The Red Years: Theory, Politics and Aesthetics in the Japanese ’68. A live discussion with Gavin Walker (Online Group Video Session – 17th November 2020))September 9, 2020
Sappho and the Virgin Mary: A Presentation and Discussion (Online Group Video Session – 6th October 2020)September 26, 2020
The Exploding Appendix Questionnaire is an ongoing data collecting exercise that, drawing upon divergent public figures from different intellectual disciplines and artistic practices, seeks to create an ongoing and ever-expanding map of ideas. Through this ever-expanding map of divergent views, we seek a kind of dialogue that, in both its overlaps and contradictions, creates a kind of hive-mind, which, in turn, helps contribute to the intellectual unfoldings of Exploding Appendix’s overall mission.
For the Exploding Appendix Questionnaire, we have asked some of our favourite intellectuals, activists, artists, creatives and commentators to contribute to a series of 11 generic questions. The same generic questions have been sent to everyone, and what you read below is one response to this.
1. Who are you and what do you do?
My name is James Riley, I’m a writer and academic. I’m Muriel Bradbrook Official Fellow in English Literature at Girton College, University of Cambridge where I work on modern and contemporary literature, popular cinema and post-1960s culture.
I write, make films and regularly perform spoken word shows in various venues (or, I did in the pre-lockdown world). Two recent publications include The Bad Trip: New Worlds, Dark Omens and the End of the Sixties (2019) and Territories (2020), a collection of experimental texts co-authored with the artist Evie Salmon.
2. What are your biggest influences in art, literature, music and cinema?
Art: Evie Salmon, Steve Quenell, Luke Insect, Francis Bacon, Andrew Wyeth, Edward Hopper, Niki de St. Phalle, Stephen Pearson, Penny Slinger, Jim Steranko, Robert Smithson, Blackpool.
Literature: The Beats, Joan Didion, J.G. Ballard, Iain Sinclair, Chris Petit, William Hope Hodgson, M. John Harrison, Georges Bataille, Philip K. Dick, John Keel.
Music: Nuggets, Julie Driscoll, The Kinks, Merry Clayton, The Brian Jonestown Massacre, The Black Angels, English Heretic, Spacemen 3, Spiritualized, Hanson Records.
Cinema: Richard Stanley, Panos Cosmatos, Kenneth Anger, Donald Cammell, Ed Wood, David Cronenberg, Ngozi Onwurah, Craig Baldwin, Noel Lawrence, Patrick Keiller, John Eyres, Antonio Margehretti.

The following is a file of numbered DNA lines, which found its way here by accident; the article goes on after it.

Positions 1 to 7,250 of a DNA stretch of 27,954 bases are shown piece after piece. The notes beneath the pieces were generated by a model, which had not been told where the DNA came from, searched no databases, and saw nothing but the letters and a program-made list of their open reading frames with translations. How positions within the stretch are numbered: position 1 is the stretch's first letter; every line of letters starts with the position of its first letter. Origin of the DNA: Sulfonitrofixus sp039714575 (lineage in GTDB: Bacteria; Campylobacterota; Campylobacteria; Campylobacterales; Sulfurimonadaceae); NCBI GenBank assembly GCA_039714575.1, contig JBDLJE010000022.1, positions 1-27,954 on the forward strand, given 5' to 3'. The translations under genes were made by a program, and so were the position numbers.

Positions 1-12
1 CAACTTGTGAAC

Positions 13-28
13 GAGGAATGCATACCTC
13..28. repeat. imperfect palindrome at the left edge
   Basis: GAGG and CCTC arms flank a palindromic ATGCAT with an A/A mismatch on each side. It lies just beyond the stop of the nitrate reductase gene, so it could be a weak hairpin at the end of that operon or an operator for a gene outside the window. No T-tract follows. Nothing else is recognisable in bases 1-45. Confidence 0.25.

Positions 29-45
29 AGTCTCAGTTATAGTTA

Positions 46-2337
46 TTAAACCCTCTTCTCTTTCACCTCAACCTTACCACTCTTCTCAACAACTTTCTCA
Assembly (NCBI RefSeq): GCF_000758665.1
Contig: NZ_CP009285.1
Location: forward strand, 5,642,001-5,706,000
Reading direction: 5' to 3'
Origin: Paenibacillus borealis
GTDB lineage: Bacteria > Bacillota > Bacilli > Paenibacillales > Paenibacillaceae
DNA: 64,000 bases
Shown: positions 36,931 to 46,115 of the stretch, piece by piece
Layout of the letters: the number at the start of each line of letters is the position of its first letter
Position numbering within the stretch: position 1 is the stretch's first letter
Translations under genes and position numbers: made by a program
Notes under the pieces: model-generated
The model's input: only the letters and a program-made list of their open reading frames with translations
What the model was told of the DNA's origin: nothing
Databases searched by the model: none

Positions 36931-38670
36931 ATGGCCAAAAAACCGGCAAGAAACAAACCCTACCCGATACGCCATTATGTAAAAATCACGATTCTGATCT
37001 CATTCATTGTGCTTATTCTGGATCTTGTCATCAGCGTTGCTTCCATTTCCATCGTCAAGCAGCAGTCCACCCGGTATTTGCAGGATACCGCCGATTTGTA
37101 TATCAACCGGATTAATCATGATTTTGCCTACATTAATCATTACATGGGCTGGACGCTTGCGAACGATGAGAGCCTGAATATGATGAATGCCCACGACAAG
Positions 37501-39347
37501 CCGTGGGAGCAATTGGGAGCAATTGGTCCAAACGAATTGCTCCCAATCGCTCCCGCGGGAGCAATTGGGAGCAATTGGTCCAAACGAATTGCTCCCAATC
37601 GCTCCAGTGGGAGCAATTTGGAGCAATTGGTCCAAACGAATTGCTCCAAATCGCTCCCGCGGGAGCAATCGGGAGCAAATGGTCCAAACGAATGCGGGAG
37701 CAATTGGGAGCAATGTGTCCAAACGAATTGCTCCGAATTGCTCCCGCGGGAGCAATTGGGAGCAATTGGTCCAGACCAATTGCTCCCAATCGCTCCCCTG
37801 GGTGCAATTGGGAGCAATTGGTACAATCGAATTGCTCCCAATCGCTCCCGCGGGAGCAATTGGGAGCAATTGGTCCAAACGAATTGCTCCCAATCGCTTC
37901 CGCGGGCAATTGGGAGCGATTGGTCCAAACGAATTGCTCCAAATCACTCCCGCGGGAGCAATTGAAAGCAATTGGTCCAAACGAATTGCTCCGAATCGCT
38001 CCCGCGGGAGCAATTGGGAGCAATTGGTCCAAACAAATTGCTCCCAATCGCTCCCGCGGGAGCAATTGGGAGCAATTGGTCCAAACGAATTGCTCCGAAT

3. What, for you, is the purpose of art and culture?
They are, in simultaneity: 1) essential dream-fuel, 2) society’s magic mirror – the polished surface in which the real face is revealed and 3) our chronicle: the stuff, if we’re lucky, that might live on after us (for a short time, at least).
Doing art and engaging in cultural production are also the only, sure fire ways of keeping the Langoliers at bay.
4. What makes something subversive?
Subversion is turning something upside down for a purpose. Videodrome (the ‘actual’ film and the fictional TV station) was subversive because it had “a philosophy”.
I once had the pleasure of meeting the San Franciscan assemblage film-maker Craig Baldwin. In his film-archive we spent an afternoon talking about the subversive art of ‘culture-jamming’. Re-purposing found films, re-painting billboards, re-editing present-time, was for him not merely a matter for distortion; of blocking, interrupting or erasing the original message, but of re-purposing. The idea was to get the original to say something else, something more and to comment on itself at the same time.
For something to be subversive, then, at least three things need be clear: the ‘original’ undergoing the subversion, the means of subversion and the outcome of the subversion. Taken together, these three layers make up the message communicated by the act of subversion.
5. How would you approach the task of winning friends and influencing people?
One could start a cult, but they tend not to last very long. A much better idea is to be kind, to be respectful and to pass it on.
6. What does individual freedom mean to you?
Having the time.
7. Is there, for you, a relationship between the personal and the political?
Yes. Politics continually trades upon the personal for hegemonic purposes and for critical traction.
Politics is always already a matter of biopolitics: interpellation and subjectification impinge upon and constitute the self, the body and the psyche in overt and covert ways all the time.
Trying to separate the personal from the political is like trying to separate the person from their shadow.
8. What is the root of society’s problems?
The normalisation of capitalism’s systemic inhumanity and, by extension, the lack of a universal basic income.
9. Will technology liberate humankind?
If and only if it generates the resources and the infrastructure to support human development rather than to exploit it.
10. Do you have a vision for utopia?
I have a vision of a utopia: an anonymous hotel room. Or: an airport; in the 1960s, quietly empty save for occasional Ballardian announcements, all concourses leading to the same panoramic runway.
These dream spaces aside, my utopia would be a socialist utopia: one which had as its first, unquestionable, principle the provision of food, resources and housing for all.
11. Finally, where can people find more of your work?
My book, The Bad Trip is out now from Icon Books.